“We share a commitment to throw light on the still obscured shadows of the Holocaust.”
-- Declaration of the Stockholm International Forum on the Holocaust
On 5 September 2017, a memorial event took place at Kalevi-Liiva killing site in Estonia where in 1942 the first transports with Jews from Theresienstad/Terezin arrived at the nearby Raasiku railway station. Nazis and their local collaborators shot the majority of these people on the same day in the forest of Kalevi-Liiva. Later, throughout 1942 and 1943, Jews from Germany, Poland and other Central European countries as well as local Roma and Sinti were murdered at the site.
On 19 September, 2017, a commemoration event will take place at Klooga former concentration camp site at the initiative of the Estonian delegation to International Holocaust Remembrance Alliance and the Estonian Jewish Community. Mr. Eiki Nestor, President of Riigikogu (the Estonian Parliament) will deliver the keynote speech and students from the Keila School as well as from the Tallinn Jewish School will participate and will have an opportunity to tour the permanent open-air exhibition erected at the site by the Estonian History Museum.
On 19 September the Estonian delegation to IHRA and the Estonian Jewish community jointly organised an event at the Klooga concentration camp to commemorate the mass murder of Jews committed there 70 years ago.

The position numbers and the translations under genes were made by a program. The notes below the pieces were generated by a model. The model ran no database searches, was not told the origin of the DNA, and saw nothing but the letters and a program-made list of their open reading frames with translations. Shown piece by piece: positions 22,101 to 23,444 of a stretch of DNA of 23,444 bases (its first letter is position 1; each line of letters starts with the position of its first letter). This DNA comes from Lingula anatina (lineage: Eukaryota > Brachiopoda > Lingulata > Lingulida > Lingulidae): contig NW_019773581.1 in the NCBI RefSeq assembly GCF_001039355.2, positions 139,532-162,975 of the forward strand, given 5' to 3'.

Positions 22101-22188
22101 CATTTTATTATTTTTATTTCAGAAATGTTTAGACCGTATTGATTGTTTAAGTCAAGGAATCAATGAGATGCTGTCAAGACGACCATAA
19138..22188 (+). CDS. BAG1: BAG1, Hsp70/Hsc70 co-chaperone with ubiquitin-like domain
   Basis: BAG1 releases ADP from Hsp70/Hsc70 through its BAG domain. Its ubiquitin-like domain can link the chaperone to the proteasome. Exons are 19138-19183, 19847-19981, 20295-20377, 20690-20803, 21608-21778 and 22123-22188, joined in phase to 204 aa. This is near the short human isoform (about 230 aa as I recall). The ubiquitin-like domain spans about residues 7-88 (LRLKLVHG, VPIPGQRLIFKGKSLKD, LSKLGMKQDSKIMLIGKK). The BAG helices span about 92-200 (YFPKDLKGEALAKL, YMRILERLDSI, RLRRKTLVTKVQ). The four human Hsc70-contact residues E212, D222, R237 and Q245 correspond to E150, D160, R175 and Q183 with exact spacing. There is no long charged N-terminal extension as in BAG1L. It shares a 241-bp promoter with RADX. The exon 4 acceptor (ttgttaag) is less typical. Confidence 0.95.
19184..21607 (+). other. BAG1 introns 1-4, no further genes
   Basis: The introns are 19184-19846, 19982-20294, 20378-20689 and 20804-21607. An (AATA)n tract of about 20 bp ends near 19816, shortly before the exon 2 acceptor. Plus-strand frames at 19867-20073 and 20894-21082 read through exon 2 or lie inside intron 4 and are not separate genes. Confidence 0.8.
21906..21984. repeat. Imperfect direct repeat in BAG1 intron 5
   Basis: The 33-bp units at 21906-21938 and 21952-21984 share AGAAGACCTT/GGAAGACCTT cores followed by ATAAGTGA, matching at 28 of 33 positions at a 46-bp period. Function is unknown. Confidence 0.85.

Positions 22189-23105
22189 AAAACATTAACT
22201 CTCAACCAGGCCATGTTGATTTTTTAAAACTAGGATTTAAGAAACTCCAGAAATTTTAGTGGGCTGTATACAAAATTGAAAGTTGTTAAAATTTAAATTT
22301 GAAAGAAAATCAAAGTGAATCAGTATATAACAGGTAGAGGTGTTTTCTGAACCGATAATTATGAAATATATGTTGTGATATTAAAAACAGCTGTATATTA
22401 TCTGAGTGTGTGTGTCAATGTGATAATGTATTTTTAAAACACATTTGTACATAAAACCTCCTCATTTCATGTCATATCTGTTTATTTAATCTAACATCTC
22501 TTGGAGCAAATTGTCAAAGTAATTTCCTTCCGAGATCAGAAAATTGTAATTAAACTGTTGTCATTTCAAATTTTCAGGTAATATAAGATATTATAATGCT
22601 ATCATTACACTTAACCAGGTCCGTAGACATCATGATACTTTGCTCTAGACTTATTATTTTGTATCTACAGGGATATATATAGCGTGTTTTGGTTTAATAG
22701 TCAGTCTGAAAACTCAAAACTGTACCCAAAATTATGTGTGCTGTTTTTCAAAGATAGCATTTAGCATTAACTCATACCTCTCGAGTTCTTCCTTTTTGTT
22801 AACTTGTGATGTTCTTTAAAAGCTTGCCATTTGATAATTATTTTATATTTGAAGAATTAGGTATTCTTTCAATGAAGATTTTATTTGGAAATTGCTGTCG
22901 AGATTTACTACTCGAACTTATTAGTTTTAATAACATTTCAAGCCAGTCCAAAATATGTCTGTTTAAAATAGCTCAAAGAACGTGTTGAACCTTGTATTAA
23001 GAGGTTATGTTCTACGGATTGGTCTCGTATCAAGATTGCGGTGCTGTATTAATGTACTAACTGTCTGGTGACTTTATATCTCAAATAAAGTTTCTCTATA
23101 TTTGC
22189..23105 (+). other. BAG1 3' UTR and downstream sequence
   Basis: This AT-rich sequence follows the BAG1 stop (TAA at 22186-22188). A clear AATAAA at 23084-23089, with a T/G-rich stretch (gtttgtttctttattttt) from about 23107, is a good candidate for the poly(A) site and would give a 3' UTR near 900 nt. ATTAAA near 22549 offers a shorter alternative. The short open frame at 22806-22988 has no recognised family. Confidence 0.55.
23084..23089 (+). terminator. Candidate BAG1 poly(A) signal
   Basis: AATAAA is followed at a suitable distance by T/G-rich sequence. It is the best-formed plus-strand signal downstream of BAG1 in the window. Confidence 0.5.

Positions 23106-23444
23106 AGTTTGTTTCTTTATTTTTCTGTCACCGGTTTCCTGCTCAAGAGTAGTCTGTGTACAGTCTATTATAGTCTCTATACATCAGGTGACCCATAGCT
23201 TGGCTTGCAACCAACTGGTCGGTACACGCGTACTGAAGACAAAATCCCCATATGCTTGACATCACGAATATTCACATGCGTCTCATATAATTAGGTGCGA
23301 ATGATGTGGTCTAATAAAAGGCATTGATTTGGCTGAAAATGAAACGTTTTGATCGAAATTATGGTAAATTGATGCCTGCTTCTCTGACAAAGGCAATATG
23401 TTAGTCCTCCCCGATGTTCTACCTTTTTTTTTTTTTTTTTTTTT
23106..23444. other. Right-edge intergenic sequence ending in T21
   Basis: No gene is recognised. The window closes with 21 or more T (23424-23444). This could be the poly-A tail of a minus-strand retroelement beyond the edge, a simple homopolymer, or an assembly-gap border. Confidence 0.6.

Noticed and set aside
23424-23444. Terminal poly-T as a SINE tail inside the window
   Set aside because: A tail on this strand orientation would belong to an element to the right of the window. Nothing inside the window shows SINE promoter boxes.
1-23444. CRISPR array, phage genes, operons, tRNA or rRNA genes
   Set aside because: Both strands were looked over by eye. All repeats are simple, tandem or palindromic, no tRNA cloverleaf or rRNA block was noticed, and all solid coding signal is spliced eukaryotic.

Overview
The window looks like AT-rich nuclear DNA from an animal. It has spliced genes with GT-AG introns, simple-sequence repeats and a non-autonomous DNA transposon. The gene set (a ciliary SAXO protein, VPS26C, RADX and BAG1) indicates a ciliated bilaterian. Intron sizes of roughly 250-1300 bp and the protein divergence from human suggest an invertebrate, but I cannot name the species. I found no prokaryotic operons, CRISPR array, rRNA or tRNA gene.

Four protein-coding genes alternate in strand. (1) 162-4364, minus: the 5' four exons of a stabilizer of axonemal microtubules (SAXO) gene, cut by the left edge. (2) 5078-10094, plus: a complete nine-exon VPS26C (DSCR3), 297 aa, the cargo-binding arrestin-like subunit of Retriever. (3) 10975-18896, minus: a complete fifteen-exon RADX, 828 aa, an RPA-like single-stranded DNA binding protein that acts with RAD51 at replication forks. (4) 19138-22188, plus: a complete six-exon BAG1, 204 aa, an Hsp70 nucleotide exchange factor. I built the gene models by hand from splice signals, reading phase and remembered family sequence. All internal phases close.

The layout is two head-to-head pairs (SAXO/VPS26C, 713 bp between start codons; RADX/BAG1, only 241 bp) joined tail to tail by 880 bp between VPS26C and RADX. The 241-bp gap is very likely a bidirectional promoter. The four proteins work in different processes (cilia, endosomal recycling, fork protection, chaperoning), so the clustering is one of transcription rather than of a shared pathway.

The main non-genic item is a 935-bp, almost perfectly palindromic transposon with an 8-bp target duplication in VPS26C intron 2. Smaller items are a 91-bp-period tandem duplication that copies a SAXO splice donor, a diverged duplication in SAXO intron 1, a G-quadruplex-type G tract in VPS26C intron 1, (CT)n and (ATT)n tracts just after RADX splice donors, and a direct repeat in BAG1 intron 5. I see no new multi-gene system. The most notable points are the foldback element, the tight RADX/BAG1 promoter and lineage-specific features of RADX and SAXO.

The outdoor exhibition of the Estonian History Museum, “Klooga camp and the Holocaust,” was opened on Monday, 16 September 2013 at the memorial to the victims of the Holocaust at Klooga.
On 27 March 2013 the travelling exhibit “Anne Frank – A History for Today” was opened at Nõmme High School in Tallinn, Estonia.
A commemoration ceremony was held on Thursday, 1 November 2012 in Tallinn, Estonia for the 300 French Jews that were deported to Tallinn during World War II.
The Estonian Museum of Occupations, in collaboration with the Swedish Embassy in Estonia, has organized the exhibition "To me there's no other choice" at the Museum of Occupations in Tallinn, Estonia.
Estonia opened a memorial dedicated to Estonian Jews who were victims of the Holocaust on 27 January in Tallinn.
Foreign Minister Urmas Paet opened the exhibit in the Museum of Occupations entitled "Convoy no. 73-Convoy with a Singular Fate", which is dedicated to memory of the 900 French Jews who were deported to Tallinn and Kaunas in 1944.